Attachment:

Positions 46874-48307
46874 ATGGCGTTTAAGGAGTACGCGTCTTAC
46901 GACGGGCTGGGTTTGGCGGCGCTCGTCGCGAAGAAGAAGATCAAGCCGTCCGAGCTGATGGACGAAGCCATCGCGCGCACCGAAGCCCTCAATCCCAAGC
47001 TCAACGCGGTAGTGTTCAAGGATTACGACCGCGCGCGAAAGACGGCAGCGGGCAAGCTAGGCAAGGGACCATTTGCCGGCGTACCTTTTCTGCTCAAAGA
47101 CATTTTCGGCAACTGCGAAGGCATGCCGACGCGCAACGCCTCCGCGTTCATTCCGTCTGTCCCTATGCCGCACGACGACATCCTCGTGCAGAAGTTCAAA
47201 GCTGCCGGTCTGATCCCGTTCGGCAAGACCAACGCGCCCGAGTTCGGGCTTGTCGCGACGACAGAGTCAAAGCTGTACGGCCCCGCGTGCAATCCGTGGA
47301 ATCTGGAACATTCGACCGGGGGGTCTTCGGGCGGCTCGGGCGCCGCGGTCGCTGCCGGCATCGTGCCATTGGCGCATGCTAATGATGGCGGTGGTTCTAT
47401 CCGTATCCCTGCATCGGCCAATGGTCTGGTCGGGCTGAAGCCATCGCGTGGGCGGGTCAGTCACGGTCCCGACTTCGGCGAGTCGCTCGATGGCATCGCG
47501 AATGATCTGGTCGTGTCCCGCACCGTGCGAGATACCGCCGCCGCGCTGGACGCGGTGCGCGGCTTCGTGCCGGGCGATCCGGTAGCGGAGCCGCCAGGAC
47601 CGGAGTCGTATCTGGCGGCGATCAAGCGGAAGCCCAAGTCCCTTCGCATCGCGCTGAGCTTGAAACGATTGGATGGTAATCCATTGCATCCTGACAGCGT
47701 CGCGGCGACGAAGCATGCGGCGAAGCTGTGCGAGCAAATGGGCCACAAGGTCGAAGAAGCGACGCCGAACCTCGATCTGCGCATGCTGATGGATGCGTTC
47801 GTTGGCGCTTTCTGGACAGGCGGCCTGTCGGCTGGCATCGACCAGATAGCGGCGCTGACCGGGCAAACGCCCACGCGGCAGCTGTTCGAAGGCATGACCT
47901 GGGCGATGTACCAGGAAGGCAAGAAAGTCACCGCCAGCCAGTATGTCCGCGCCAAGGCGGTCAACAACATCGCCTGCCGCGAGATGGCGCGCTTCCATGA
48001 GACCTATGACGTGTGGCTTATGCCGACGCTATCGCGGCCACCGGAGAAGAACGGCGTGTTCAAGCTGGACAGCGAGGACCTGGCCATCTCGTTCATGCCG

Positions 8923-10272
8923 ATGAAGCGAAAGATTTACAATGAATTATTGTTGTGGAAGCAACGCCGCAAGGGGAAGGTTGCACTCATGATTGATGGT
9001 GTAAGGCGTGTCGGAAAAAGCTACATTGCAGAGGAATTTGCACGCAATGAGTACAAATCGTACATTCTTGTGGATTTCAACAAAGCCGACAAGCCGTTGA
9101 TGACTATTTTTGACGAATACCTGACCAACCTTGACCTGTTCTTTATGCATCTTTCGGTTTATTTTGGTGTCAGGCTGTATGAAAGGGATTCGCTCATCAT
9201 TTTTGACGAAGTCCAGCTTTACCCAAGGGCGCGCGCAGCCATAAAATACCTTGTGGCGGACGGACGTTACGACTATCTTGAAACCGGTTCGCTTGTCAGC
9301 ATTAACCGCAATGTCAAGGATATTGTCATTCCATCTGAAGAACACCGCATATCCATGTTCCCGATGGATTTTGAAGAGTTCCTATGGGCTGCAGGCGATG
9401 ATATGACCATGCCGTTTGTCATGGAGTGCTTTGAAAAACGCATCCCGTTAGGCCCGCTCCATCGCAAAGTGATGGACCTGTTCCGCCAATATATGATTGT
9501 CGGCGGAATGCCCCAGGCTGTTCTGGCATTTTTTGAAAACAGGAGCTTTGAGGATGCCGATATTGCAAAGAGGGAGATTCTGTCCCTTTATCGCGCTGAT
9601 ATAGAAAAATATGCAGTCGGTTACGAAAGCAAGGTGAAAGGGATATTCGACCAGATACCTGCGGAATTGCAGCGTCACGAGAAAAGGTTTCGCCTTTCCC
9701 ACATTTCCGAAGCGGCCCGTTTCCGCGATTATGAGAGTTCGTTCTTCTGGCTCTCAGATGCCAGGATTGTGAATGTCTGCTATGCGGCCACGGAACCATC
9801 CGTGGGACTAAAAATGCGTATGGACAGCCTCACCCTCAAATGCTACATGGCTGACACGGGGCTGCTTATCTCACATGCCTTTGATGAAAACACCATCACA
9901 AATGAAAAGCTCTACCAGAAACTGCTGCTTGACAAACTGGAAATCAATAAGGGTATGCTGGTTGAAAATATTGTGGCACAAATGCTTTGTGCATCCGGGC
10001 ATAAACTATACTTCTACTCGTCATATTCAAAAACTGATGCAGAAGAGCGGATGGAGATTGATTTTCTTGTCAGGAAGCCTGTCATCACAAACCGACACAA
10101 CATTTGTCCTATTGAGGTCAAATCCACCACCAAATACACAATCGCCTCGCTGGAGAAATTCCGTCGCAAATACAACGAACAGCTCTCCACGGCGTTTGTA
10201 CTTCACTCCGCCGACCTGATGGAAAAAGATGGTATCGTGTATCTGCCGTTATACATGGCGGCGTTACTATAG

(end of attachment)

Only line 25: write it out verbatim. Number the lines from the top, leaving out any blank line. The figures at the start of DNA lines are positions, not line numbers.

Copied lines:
9801 CGTGGGACTAAAAATGCGTATGGACAGCCTCACCCTCAAATGCTACATGGCTGACACGGGGCTGCTTATCTCACATGCCTTTGATGAAAACACCATCACA